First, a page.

Monday 28 January 2008

Storwood or bust

The East Riding of Yorkshire is a big county. The north eastern boundary follows the river Derwent. All of the rain over the winter so far has flooded the river, but that happens most years. Some of the fields around the river are known as ings which are often flooded each winter. Wheldrake Ings is a national nature reserve which depends on the flooding for the wildfowl that fly in each year. We set out to map some of the villages that run up to the east bank of the river Derwent. East Cottingwith has a farm on the edge of the village that has some of the ings near to it, but the water looked a bit close for comfort to me.

The next village was Storwood. Not a big place, but it did have a deep, vicious pothole that blew our front tyre. Having changed the wheel, we wandered home via Melbourne and Allerthorpe. A good run out, but an expensive one, unless I can persude the council to pay for the tyre.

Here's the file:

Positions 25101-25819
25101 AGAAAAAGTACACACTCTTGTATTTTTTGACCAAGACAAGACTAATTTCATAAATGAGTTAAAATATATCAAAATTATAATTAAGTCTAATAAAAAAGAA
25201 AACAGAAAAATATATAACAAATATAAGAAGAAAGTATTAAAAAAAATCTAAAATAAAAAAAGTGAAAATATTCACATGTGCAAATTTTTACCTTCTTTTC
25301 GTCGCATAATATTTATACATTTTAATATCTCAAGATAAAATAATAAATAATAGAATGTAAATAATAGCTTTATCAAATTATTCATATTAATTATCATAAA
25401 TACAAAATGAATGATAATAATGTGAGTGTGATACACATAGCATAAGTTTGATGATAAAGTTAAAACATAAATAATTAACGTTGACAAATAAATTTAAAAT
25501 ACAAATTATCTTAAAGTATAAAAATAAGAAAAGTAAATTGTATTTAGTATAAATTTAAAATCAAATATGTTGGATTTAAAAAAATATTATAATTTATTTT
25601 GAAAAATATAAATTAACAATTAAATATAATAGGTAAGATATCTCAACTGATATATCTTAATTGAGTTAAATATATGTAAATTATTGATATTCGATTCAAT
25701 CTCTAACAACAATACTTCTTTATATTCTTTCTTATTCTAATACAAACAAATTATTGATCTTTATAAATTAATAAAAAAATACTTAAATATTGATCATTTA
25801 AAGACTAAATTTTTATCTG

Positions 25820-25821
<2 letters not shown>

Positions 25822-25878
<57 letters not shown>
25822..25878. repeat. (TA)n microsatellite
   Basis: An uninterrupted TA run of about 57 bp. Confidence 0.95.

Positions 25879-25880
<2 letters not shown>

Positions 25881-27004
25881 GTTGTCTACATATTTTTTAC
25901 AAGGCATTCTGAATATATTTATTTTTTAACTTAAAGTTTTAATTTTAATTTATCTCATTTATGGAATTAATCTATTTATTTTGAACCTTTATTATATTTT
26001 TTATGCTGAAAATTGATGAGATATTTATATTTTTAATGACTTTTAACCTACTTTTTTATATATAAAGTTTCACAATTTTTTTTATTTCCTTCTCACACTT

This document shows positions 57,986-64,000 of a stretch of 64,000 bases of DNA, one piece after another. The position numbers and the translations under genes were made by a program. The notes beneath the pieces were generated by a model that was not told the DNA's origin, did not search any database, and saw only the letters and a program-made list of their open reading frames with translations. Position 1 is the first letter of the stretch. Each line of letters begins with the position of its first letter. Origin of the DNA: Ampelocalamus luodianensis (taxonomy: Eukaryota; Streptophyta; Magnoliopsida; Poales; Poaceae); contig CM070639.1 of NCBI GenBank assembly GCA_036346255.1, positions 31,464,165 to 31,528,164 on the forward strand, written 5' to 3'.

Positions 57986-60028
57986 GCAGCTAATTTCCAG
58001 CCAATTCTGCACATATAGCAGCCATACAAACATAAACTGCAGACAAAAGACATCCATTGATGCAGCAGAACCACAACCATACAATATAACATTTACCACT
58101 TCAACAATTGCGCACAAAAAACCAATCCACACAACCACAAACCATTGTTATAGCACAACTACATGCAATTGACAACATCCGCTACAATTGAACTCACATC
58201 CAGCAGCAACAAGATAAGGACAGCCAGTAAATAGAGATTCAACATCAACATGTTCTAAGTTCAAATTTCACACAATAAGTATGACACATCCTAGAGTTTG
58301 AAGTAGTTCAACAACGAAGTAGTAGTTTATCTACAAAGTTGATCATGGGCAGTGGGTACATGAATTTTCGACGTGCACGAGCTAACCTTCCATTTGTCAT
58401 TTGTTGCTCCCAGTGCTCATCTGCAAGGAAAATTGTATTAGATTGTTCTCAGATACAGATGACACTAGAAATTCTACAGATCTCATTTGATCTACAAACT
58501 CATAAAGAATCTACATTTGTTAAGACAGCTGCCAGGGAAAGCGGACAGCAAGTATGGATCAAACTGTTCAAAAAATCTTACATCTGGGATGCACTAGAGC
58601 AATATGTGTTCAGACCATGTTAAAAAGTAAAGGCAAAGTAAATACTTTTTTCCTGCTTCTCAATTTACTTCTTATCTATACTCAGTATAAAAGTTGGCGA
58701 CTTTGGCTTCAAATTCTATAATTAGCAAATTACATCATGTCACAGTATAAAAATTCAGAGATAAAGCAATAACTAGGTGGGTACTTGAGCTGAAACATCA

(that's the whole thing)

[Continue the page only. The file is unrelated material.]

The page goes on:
Friday 25 January 2008


When I first looked at the Open Street Map, there were lots of blank spaces near me. Slowly we've filled the spaces with roads, villages and so on. Other people have added markers for villages from maps that are out of copyright. For some time now Huggate has been a village stuck in the middle of a blank space, so today we drove out there to join it up to the other villages around.